By Zara Houshmand
Every experience we have changes the structure and function of our brain, even if only on a microscopic level. This ability to adapt, to learn and remember new things in response to the world around us—to reshape ourselves with every encounter—is called neuroplasticity. Dr. Rebecca Shansky’s lab studies these experience-based changes at the level of individual neurons.
In particular, she looks at how trauma affects the connections between the prefrontal cortex and the amygdala that regulate emotion. The amygdala is one of our oldest evolutionary structures, and is similar in humans and other species. It is involved in strong emotions such as fear, and triggers rapid responses in life-threatening situations. The prefrontal cortex, which is more highly developed in humans than other species, can regulate the amygdala’s activity—it helps determine whether our fear is justified, or whether we can safely ignore it and go on with our day.
But trauma can disrupt the connections between the prefrontal cortex and the amygdala. People with PTSD show more activation than normal in the amygdala, and less activity in the prefrontal cortex. Looking at the brains of rats, where the amygdala functions much as it does in humans, stress causes some of the neurons of the prefrontal cortex to shrink and become rigid, weakening their potential to make the connections that control the amygdala. The balance shifts to favor basic survival. That may be good for a rodent in the wild, but the loss of emotional regulation is problematic for a human.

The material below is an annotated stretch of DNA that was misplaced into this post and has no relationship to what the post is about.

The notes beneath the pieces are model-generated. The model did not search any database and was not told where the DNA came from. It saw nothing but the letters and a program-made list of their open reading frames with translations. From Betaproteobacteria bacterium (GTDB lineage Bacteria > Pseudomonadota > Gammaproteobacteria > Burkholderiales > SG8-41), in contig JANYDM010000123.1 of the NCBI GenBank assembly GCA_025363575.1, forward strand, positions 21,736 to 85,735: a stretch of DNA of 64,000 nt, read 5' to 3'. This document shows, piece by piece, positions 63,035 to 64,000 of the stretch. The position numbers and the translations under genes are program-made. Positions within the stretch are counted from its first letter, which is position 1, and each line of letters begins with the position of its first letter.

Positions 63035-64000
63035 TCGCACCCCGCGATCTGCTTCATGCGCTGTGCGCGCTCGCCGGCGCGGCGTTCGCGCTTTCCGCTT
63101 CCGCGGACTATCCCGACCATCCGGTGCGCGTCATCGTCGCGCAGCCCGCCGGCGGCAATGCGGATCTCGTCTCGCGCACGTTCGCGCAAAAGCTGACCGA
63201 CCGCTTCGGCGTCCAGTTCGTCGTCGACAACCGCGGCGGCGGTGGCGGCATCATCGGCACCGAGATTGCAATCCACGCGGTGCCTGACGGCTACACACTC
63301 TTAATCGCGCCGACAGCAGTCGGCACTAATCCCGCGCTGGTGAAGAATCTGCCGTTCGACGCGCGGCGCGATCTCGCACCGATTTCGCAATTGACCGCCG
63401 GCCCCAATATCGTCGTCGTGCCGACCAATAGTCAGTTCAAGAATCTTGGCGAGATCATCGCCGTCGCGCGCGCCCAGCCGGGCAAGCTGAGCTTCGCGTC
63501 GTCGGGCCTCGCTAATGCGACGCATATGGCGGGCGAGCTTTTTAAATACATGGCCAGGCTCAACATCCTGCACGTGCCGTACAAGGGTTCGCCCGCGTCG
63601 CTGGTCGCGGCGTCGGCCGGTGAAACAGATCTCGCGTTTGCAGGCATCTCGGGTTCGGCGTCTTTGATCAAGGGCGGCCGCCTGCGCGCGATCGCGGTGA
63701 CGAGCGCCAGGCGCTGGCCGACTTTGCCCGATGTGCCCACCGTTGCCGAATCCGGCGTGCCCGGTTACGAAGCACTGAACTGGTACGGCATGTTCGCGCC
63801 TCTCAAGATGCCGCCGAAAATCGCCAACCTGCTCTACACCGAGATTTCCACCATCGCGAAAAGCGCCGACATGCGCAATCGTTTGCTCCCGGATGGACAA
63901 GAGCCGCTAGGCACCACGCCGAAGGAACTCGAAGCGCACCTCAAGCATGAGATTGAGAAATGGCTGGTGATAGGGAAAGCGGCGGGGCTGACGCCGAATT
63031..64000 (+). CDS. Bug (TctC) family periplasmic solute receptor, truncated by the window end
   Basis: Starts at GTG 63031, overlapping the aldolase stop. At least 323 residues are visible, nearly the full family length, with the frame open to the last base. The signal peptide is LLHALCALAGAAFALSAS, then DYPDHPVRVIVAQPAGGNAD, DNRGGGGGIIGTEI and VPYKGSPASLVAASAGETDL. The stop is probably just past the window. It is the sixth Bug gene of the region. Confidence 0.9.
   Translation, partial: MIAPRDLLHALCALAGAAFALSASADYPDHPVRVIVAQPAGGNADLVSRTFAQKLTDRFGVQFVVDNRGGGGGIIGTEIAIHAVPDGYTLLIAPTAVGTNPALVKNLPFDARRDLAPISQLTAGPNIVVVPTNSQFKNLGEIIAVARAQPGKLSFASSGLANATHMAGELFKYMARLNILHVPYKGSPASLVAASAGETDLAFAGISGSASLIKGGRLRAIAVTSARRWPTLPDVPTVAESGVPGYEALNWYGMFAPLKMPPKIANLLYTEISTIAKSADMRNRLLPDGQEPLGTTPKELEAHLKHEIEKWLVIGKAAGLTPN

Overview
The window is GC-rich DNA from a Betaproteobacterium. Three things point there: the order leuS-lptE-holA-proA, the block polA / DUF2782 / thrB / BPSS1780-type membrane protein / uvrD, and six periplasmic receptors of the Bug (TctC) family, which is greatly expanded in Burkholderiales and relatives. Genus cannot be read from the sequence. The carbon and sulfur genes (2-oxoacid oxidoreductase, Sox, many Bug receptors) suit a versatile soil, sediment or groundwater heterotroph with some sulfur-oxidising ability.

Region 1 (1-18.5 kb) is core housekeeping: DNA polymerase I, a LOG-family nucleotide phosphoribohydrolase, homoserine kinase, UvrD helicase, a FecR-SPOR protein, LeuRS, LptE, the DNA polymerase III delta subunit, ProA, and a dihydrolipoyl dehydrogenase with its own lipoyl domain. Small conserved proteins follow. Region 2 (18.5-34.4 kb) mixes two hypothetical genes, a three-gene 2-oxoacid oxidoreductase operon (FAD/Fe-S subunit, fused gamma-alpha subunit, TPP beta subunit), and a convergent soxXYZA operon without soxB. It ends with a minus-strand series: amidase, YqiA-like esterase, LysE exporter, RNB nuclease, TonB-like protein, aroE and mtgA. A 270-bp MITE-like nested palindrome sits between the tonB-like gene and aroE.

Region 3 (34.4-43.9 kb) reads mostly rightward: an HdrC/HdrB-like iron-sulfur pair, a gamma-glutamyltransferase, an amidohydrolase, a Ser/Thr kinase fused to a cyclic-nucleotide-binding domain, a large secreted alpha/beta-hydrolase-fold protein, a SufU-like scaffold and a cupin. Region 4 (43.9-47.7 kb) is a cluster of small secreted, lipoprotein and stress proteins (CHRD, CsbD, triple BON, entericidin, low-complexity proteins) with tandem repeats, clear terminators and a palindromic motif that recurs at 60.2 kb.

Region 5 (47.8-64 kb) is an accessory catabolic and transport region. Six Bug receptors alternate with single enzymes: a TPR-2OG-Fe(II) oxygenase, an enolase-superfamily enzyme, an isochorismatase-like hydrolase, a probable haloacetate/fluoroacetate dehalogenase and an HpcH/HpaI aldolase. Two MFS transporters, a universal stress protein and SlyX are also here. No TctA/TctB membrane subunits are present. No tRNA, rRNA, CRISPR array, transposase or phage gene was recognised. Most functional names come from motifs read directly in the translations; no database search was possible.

Almost all of these studies were originally conducted in male animals only, but Shansky discovered that females have different ways of adapting to stress. Where male rats typically freeze in fear, some female rats instead will dart around the cage. And those same female rats turn out to be more resilient: they show more cognitive flexibility and are less fearful later. Shansky’s lab is now working to decipher the biological mechanisms behind these sex-specific responses. Hopefully, this will lead to new ways of treating stress-related mental illnesses like PTSD and major depressive disorder, which are twice as common in women.
The discussion following Dr. Shansky’s presentation focused first on a more detailed exploration of the rat studies, and their implications for human behavior. Might these studies throw light on the amygdala’s role in multigenerational stress like that experienced in Africa under colonialism? Shansky explained that some types of rodents are genetically more vulnerable to depression, and some also show significant sex differences in response to stress. She had not studied the amygdala in this context, but greater activation of the prefrontal cortex seemed to protect against depression and to play an important role in resilience and emotional regulation.
Theo Sowa probed further about sex differences in the fear response, recalling that male rats froze while female rats darted around. She related this to her own experience of helping women survivors of armed conflict—they could not afford to freeze, but rather were in constant motion looking after their children and communities—and questioned what this might mean for resilience. Shansky offered that people who have more active responses to trauma tend to be more resilient and less at risk for PTSD than those who have feelings of helplessness or passive responses. In another experiment, the darting behavior of female rats trying to comfort companions who were stressed by a threatening tone in the laboratory seemed to be related to problem-solving. They first searched for the source of the tone before comforting their companion with grooming and snuggling.